“Yourself and Yours,” the latest black comedy by Korean writer/director Sangsoo Hong to receive an American theatrical release (it was filmed in 2016, and released later that year, as well as in 2017), is an exhausting, and mostly frustrating display of emotional scab-picking. Which is disappointing, though not quite unexpected, given that “Yourself and Yours” is a film written and directed by Hong, a prolific and vigorously self-lacerating writer/director whose self-mythologizing films somehow became even more self-absorbed after 2016, when Hong unsuccessfully filed for a divorce with his wife. This is the sort of unproductively detailed confessional fantasy that only depreciates in hindsight; the more we know about its subject, namely Hong, and his well-publicized affair with actress Minhee Kim, whose absence in “Yourself and Yours” is glaring.
“Yourself and Yours” now feels like an unsteady bridge between Hong’s pre- and post-2016 work since it’s a characteristically disjointed series of vignettes about a drunken artist (Joohyuck Kim) who’s obsessively worried about his partner (Yooyoung Lee) and what may or may not be her ulterior motives. Watching “Yourself and Yours” in 2020, after five of Hong’s six succeeding films have been released in America, is a bit like revisiting the scene of a crime years after it’s been thoroughly picked over: there’s some evocative stuff here, but even Hong’s worst recent films are more gratifying than this.
In “Yourself and Yours,” frustrated painter Youngsoo (Kim) fixates on his withdrawn girlfriend Minjung (Lee) and her alcoholism. Kind of; sort of. Youngsoo doesn’t actually know if Minjung is drinking heavily behind his back, though a couple of his friends have said as much to him anyway. Some of them, including Jaeyoung Park (Haehyo Kwon), try to confront Minjung, but she always eludes her accusers, possibly because the woman that Youngsoo and his friends confront says that she’s Minjung’s twin sister. I mean, who knows, maybe Minjung really does have a twin sister? That’s just the first of several fruitless questions and pronouncements that Youngsoo hashes out over drinks with his gossipy buddies, and then while stalking Minjung outside her apartment, followed by some more drinking at nearby cafes, and then some more daydreaming about what Minjung’s sister (or maybe it’s Minjung?) does when she’s not with him.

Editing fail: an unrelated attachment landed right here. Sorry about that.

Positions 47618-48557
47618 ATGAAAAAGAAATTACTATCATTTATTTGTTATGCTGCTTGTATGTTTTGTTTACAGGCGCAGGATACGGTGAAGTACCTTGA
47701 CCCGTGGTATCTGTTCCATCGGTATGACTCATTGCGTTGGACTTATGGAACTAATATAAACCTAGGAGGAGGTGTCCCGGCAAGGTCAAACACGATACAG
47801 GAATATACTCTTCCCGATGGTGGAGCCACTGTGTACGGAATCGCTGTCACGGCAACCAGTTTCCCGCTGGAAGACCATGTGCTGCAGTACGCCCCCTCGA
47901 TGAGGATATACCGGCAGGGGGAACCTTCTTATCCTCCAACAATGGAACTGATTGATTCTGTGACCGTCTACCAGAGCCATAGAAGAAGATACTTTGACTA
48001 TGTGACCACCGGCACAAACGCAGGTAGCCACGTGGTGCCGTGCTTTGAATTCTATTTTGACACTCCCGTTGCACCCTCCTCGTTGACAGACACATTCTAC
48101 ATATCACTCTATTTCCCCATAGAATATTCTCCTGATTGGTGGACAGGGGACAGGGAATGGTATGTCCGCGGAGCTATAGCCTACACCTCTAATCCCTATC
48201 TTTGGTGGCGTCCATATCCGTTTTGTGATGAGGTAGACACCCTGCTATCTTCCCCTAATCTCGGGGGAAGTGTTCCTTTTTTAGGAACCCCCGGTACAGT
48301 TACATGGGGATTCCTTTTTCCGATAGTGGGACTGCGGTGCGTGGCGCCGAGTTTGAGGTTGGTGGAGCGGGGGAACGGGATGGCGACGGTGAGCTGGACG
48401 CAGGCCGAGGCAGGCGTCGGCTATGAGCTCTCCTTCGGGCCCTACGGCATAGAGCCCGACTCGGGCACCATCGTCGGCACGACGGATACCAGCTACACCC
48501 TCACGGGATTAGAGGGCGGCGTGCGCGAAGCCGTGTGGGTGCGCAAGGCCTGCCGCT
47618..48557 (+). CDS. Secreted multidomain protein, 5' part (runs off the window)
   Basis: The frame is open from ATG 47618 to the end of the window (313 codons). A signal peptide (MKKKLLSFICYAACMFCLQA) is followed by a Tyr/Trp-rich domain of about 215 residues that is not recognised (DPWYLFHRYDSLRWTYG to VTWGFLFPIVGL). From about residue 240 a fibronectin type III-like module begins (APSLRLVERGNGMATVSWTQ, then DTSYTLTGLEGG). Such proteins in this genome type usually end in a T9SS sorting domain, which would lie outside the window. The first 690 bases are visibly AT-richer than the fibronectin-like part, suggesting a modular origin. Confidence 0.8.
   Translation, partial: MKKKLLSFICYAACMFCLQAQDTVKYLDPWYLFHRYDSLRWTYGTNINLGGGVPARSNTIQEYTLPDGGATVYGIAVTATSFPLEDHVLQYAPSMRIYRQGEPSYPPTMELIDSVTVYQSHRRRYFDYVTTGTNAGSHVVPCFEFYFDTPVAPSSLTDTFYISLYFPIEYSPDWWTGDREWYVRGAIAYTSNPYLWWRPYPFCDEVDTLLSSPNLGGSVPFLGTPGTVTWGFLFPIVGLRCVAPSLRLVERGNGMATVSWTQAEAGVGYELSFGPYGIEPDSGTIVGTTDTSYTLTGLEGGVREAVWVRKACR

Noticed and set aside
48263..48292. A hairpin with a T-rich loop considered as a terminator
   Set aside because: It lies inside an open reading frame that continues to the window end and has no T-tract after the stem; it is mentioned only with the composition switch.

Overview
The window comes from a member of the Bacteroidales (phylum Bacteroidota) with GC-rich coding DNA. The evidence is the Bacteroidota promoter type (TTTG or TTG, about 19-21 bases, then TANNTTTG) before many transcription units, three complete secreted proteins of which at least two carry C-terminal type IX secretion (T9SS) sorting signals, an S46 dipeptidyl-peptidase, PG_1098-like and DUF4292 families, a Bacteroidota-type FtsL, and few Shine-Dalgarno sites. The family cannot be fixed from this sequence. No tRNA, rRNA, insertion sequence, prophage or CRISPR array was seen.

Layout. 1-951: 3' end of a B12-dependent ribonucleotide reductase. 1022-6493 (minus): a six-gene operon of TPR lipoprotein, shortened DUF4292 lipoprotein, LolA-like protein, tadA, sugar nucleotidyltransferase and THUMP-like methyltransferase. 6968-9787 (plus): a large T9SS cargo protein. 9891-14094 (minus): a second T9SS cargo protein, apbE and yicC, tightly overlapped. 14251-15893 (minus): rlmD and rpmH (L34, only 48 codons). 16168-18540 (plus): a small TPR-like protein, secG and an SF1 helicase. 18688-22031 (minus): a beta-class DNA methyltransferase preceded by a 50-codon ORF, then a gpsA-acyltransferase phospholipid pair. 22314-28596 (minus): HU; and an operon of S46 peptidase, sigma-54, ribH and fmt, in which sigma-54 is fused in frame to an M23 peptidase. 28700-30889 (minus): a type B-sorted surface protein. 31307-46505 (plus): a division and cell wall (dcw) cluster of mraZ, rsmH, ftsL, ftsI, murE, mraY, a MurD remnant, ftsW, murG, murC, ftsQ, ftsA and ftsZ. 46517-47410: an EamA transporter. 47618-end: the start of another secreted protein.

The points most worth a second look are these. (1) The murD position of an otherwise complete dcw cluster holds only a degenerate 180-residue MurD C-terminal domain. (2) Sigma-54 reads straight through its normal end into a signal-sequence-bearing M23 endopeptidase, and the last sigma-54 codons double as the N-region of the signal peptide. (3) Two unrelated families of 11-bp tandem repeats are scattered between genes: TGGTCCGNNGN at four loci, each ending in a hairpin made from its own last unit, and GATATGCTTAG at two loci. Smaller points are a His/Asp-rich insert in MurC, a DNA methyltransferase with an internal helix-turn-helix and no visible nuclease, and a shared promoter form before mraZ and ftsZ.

Hong lays into Youngsoo’s neuroses with the same wry sense of humor and barbed romanticism that has made him a critical darling. But several scenes in “Yourself and Yours” only seem to exist to show us the various fruitless convolutions of Youngsoo’s paranoiac fantasies, all of which involve Minjung (or a Minjung-like woman) meeting and rejecting her insistent, but superficially shy would-be suitors’ attempts at “[understanding] her completely.” So some scenes back up Youngsoo’s theory that “It’s all fake! All shitting and eating! True love! Only true love is worth anything. The rest is all formality, all crap!” Others scenes confirm Hong’s fascination with his characters’ stream-of-conscious emotional process: “Everything in life is necessary! Nothing is useless.” But while several of Hong’s supporting characters’ points-of-view are considered, most of them are obviously extensions of Hong’s bruised ego, like the young barflies who speculate that Minjung isn’t “pitiful” since she “sees a new man every night,” while another says “It’s Youngsoo who’s pitiful. Our great Youngsoo, reduced to this.” August Strindberg (or maybe Albert Brooks), this guy ain’t.
Youngsoo and Jaeyoung’s dismal late-night tail-chasing sessions are only funny if you really like the one joke that Hong vigorously runs into the ground: these guys can’t escape themselves, so every potentially romantic encounter becomes a new stage for their overwhelming anxieties. Even the funniest expressions of that theme—a park-side meeting where Minjung conclusively dismisses Jaeyoung by saying: “I don’t feel anything for you. Can’t be helped. Anyway, don’t call me anymore.”—are easy to shrug off. Likewise, Hong’s subtly disorienting transition between sketch-like scenes is only sometimes effectively disorienting: Hong’s signature use of long takes and his attendant fascination with pregnant pauses (and his actors’ awkward body language) only adds unnecessary extra steps for moviegoers who have already gotten his joke, and are now waiting for him to go somewhere with it.
Youngsoo’s stasis may be a theoretically rewarding punchline to Hong’s acidic black comedy, but there’s only so much to be gained from watching ugly, unaware characters drowning in their sorrows while lazily grasping for each other. First he says, “I really love you. Nothing else matters.” Then she says, “Was it hard for you” and seems to mean it, but only because she’s obviously a projection of her creator’s self-regard. “Don’t cry,” he says: “I understand.” Your mileage may vary when it comes to this tedious sort of masochistic Cassavetes role-play, but that doesn’t make Hong’s latest American release any more illuminating, or less punishing.
Available on Virtual Theatrical release today, 6/5.